Thursday, October 11, 2007

Drapery-Figure Study


Every Wednesday i have my favorite class at PAFA, my drawing class with Scott Noel. I have to say I learn more in his three hour class than all the other classes combined. Scott's a very energetic teacher and his enthusiasm is infectious, his knowledge and skill of drawing and painting...and more importantly his ability to communicate and teach it is fantastic. I don't use that word much and I am not easily impressed with anyone or anything, espcially with reguards to art and art schools.

This class is a challenge and fun at the same time so I alsways feel charged up when I leave and wish it was a six hour, not three hour class.

the last several weeks Scott has had us doing drawings where we would emphasize drawing the figure from the inside out, feeling the internal masses that will be reflected from large to smaller masses on the outside. he also sits and draws with the class doing a demo, so he draws what we draw and has us all gather around as he explains verbally and visually that weekd lesson. Some things can't be just explained verbally, they have to be shown visually, and this is actually also how I teach, so I feel very much in sink with Mr. Noel.

This week we started by drawing the model who was draped, then after the model took a break we then drew over the drawing we had done and drew the figure on top to draw home the idea that the draped figure inhabits real space under the drapery, supports it and the goal was to try and state the change of planes on the masses in a more analytical and lyrical sense, not a photographic sense. To use one of Scott's analogies " We can adjust our phrasing of something, since drawings are vessels of organization." Or as Rico Lebrun stated in his book on drawing, "The vessel is the structure; the interval, the span the physiognomy and the coutenenance".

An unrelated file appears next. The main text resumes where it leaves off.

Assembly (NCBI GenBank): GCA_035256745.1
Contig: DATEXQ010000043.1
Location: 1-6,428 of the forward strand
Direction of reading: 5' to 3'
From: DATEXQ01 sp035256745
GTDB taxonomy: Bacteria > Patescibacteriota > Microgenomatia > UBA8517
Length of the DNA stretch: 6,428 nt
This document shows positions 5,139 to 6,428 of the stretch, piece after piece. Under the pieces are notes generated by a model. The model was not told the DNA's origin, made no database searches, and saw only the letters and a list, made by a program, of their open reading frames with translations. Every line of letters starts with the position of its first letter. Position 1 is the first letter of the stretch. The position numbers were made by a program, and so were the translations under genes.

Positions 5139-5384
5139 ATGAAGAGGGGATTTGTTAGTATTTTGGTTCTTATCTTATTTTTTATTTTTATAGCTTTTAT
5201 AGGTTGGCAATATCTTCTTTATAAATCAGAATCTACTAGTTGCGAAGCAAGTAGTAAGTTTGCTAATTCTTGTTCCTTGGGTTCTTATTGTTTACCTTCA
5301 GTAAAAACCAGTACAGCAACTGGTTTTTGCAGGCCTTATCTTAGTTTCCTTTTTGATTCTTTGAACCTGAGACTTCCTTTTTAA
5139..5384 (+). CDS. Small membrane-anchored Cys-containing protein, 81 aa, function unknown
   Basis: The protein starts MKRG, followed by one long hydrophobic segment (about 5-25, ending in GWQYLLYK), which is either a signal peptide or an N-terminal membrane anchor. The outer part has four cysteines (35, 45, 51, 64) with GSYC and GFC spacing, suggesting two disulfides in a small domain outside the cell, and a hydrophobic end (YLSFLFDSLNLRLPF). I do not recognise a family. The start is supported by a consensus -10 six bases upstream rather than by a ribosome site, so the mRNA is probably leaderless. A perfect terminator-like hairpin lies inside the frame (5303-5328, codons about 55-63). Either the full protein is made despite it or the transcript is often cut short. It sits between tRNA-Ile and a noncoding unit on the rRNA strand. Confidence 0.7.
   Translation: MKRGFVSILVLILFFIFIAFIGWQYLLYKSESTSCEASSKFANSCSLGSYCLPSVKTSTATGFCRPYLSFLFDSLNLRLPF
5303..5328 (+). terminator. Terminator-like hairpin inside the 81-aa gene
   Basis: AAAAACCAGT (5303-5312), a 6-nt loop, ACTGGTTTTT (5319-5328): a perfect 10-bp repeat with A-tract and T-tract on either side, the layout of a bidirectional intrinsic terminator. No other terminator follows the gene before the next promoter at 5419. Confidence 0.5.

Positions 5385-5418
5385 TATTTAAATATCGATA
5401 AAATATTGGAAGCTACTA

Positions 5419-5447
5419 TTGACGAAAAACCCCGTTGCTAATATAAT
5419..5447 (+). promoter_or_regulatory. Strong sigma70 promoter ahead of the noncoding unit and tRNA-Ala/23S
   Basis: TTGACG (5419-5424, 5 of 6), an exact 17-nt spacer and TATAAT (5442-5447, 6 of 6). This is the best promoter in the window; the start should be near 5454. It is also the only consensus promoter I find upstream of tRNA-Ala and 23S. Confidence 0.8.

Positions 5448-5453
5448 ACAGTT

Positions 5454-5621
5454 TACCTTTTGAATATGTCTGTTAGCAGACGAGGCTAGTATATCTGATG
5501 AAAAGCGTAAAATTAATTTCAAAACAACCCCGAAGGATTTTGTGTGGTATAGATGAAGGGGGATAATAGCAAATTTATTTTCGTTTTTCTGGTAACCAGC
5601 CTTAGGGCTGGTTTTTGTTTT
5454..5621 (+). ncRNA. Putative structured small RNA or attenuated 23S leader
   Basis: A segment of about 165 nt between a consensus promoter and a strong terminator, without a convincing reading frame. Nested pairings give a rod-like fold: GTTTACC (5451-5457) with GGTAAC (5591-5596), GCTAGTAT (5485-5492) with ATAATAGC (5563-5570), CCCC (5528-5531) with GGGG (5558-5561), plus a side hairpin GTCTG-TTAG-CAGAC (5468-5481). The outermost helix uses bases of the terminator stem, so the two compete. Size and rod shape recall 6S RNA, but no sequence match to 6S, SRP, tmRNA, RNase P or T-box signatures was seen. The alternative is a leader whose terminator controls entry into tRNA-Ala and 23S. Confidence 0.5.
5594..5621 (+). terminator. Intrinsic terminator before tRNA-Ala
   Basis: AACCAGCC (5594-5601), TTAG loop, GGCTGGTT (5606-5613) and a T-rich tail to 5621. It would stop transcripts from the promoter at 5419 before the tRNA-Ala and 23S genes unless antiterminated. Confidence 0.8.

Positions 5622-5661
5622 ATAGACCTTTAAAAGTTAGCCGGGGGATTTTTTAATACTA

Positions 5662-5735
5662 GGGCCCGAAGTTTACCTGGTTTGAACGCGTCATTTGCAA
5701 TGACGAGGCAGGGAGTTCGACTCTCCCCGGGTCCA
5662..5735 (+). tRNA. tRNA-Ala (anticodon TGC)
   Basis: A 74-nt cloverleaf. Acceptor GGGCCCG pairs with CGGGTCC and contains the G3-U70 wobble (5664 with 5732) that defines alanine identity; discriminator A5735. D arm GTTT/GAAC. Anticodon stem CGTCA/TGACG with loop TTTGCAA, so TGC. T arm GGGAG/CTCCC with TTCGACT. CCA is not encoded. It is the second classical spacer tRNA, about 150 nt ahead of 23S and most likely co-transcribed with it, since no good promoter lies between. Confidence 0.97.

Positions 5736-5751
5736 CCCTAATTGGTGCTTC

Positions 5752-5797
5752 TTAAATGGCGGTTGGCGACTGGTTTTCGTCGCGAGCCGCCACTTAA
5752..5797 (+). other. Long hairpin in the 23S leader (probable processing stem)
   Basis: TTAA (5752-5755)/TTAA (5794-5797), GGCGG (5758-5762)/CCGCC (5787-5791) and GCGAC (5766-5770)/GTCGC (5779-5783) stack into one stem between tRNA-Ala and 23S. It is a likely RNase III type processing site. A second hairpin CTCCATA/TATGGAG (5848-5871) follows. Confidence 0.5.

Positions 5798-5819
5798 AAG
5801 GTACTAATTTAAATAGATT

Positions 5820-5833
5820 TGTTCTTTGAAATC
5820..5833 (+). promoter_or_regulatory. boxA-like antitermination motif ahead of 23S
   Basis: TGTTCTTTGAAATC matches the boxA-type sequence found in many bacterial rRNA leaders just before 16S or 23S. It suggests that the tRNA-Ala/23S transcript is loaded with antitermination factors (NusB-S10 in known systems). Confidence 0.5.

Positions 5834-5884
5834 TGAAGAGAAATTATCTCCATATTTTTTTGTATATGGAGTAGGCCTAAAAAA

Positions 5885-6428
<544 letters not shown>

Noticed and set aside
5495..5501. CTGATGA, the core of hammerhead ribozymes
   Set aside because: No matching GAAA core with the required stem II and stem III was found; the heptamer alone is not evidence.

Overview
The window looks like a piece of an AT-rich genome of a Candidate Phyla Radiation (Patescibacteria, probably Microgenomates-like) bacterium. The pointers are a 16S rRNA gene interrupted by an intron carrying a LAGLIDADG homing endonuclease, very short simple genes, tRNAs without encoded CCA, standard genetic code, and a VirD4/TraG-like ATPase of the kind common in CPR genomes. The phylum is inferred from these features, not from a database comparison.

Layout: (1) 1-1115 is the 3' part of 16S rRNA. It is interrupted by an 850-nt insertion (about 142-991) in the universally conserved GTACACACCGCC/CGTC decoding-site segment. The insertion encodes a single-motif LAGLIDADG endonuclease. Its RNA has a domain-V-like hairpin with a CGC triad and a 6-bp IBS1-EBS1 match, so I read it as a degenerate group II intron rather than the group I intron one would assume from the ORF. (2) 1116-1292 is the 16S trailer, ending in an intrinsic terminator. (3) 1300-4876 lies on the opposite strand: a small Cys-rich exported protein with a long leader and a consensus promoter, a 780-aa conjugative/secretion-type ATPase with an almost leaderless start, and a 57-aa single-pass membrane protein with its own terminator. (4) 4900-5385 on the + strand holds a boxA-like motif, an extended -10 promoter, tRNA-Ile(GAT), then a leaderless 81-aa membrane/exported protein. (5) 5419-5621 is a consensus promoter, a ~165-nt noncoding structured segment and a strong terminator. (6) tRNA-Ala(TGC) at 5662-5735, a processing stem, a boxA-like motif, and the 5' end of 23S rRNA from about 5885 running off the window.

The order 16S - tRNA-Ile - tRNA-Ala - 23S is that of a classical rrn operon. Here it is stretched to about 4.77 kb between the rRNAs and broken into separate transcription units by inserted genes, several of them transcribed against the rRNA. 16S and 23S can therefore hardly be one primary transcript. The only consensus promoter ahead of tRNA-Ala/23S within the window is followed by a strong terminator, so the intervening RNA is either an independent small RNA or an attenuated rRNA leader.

It's easier to read than do as I am used to drawing what I see in a very value based way, so having to really alter that for what the drawing needs isn't so simple.These drawings are about form, not about rendering local color. The drawings are not "pretty" in the way we are used to trying to do in most life drawing classes. The underlying theory is to draw the figure well you have to draw it from the inside out.
I am progressing week to week and Scott has been very encouraging. I always take extra work for him to critique as well as books on favorite artists to discuss with him. This drawing is very large 30 x 24 on Reeves BFK paper in pastel.

3 comments:

Michael Dooney said...

Your assignment posts are interesting but I've been meaning to ask...and excuse me if you covered this already, but I'm curious about your motivation for returning to school. As a working artist and a teacher already, you must have some specific motives or goals. I know some of us working artists take the occassional workshop etc but going back to school full time is a whole 'nother ball game! Just curious.....

Mike M said...

Michael, the simple answer is I'm going back to school to be a better artist. As a self-taught artist I think I've done really well, but to get where I want to go being helped along by really good teachers is essential.

Also to keep teaching at higher levels I need to finish my degree.

But mainly the goals are all personal, just to keep pushing up Art Mountain.

Michael Dooney said...

I hear ya.